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TALKING BUSINESS: Real estate school rebounds

The last time we checked in with Melissa Sprouse Browne, enrollment was down 80 percent at the Real Estate School of South Carolina that she co-owns with her husband, Chip.

Home sales were down nearly 21 percent in 2008 in the Midlands, according to the S.C. Realtors trade group. They're still down this year, but the decline is slowing. Sales dropped 28 percent in the first quarter and 14.5 percent in July, the latest month for which statistics are available.

As the economy is starting to see some signs of improvement, things have changed. Excerpts from a conversation with Browne:

Are people interested in pursuing real estate as a career again?

"Luckily, things have changed," she said, after nearly two years of decline.

The most recent class of first-time real estate agents, which wrapped up this month, had 23 students. That's a big improvement from some of the numbers she was seeing last year. "We've had classes of five, which really does not pay the bills."

In July, enrollment in her daytime class for new agents was 36. "Those are numbers we saw in 2005. We're very encouraged."

What is driving the rebound?

"People are starting to see the turn in the market," she said. And "it's still one of those careers that you can enter with a short amount of training and without a huge investment of money."

The state requires a 60-hour course, approval by the real estate commission and passing a state exam. To then get a license, graduates have to affiliate with a real estate company.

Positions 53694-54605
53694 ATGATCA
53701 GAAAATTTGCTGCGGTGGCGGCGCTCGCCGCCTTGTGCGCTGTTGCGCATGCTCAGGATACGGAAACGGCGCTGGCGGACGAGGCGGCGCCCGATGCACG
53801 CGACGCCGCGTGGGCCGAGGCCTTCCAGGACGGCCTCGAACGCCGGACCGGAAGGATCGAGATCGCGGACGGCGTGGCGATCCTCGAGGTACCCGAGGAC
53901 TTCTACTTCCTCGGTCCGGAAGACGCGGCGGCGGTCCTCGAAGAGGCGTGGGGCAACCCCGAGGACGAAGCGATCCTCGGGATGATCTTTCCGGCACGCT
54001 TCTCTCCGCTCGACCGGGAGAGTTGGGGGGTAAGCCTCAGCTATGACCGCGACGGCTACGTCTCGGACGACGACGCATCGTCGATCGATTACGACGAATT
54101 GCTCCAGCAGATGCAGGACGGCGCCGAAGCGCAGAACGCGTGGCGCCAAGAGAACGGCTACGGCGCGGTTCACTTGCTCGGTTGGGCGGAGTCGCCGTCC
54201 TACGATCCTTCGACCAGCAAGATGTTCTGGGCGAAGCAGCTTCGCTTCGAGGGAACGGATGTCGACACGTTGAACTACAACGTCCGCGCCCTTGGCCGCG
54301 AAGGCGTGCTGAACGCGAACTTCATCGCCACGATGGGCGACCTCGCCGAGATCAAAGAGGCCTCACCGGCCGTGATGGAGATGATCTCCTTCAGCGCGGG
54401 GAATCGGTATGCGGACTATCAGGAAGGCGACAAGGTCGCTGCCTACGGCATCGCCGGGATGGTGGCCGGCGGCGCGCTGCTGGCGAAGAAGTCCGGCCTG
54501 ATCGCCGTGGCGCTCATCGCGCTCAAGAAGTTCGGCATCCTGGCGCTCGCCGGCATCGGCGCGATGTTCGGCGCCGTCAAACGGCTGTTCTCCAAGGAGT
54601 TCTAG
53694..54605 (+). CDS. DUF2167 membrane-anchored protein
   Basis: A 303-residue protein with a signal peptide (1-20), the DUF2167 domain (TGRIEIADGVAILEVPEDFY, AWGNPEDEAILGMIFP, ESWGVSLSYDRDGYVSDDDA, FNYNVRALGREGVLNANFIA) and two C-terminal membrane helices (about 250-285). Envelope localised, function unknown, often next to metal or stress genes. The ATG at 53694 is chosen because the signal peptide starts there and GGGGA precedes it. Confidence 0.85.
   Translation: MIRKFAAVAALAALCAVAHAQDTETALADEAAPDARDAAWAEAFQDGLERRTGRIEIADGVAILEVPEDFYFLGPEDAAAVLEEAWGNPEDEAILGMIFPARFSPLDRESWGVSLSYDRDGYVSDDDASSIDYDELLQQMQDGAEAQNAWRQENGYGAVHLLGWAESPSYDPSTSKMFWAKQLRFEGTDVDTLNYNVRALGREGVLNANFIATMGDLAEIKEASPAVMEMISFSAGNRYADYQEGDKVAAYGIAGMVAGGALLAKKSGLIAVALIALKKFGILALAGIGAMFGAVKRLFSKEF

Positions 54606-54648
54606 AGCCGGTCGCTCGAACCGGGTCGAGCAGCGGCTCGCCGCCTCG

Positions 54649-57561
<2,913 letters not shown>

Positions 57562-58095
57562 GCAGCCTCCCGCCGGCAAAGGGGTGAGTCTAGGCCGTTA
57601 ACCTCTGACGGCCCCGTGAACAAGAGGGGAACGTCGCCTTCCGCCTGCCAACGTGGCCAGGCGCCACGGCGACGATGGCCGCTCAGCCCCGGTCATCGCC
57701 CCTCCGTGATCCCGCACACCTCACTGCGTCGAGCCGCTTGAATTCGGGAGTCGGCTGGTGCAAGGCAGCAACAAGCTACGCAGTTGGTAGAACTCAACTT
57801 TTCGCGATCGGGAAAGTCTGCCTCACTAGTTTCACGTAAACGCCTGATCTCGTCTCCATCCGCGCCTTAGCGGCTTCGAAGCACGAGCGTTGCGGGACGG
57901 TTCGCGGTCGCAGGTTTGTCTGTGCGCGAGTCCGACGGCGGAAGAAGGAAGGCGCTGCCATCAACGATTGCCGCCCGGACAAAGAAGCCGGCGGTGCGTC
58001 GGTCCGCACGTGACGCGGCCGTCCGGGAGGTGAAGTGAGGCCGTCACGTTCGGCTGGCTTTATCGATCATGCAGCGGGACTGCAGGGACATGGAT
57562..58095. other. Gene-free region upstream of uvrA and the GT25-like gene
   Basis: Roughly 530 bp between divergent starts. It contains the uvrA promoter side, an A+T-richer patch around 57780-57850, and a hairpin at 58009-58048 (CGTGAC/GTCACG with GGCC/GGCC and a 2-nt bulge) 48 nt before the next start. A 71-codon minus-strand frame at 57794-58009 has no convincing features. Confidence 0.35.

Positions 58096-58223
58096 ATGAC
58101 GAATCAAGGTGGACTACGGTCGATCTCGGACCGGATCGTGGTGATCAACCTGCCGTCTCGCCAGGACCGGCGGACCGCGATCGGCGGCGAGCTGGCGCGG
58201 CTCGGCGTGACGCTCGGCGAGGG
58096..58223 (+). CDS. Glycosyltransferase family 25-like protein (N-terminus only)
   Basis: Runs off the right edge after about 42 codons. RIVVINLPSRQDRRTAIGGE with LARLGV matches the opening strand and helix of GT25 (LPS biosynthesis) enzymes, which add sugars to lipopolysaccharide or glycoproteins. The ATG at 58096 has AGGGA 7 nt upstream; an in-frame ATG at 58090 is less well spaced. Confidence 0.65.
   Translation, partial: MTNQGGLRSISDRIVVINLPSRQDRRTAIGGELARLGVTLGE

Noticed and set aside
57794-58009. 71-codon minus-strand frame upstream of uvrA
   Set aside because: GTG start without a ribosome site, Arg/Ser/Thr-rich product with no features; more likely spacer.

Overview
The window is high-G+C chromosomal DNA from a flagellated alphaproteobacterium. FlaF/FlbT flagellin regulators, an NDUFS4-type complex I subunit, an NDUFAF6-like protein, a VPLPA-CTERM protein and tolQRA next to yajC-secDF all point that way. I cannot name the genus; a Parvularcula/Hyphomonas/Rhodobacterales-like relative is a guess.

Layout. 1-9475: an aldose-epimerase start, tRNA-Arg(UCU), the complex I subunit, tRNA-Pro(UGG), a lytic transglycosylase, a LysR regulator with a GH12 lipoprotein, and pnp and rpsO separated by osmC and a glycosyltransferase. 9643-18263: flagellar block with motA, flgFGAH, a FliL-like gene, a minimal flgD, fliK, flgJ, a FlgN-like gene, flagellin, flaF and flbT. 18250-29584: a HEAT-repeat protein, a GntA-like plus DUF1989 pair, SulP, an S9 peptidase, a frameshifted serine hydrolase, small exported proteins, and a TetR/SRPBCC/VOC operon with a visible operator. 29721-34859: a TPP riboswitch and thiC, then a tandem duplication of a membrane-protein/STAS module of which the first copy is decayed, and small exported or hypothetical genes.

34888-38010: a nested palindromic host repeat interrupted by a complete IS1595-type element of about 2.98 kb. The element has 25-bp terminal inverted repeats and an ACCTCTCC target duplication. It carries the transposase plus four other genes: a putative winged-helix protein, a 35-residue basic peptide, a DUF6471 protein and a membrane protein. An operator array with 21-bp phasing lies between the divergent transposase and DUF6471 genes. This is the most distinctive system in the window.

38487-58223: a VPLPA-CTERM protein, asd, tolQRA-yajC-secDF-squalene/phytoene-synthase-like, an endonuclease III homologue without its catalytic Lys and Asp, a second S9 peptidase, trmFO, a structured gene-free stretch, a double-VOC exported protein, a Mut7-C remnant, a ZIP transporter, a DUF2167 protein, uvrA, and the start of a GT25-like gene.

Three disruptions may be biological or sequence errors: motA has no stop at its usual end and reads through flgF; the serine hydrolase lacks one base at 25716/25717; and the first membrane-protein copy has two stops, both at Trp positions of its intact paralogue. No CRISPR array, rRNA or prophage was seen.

Fees include a $35 application fee to the state, a $63 fee to take the exam and the course fee. Sprouse-Browne normally charges $399 for the class, but has been running a special in recent months for $299.

How long do you think it will take Columbia to get back to a normal market?

"Another year. Looking at the pace of the recovery so far, I think it's going to take a while to get there," she said. Once the credit market stabilizes and people can have reasonable access to mortgage loans, the market will be well on its way, she said.

The biggest drawback is the state's unemployment rate, which is sixth highest in the nation, she said. Manufacturing and construction jobs, in particular, are down significantly. "There are a lot of people still out of work."

What is a normal market?

"Who knows what a normal market is?" During the height of the market in 2005-2007, nearly anyone could get a loan. Now, even creditworthy people with stable jobs are being asked to put down significant money. "It almost seems like the days of my parents" in the 1950s. "I don't think we need to get back to that." There needs to be a middle ground, she said.

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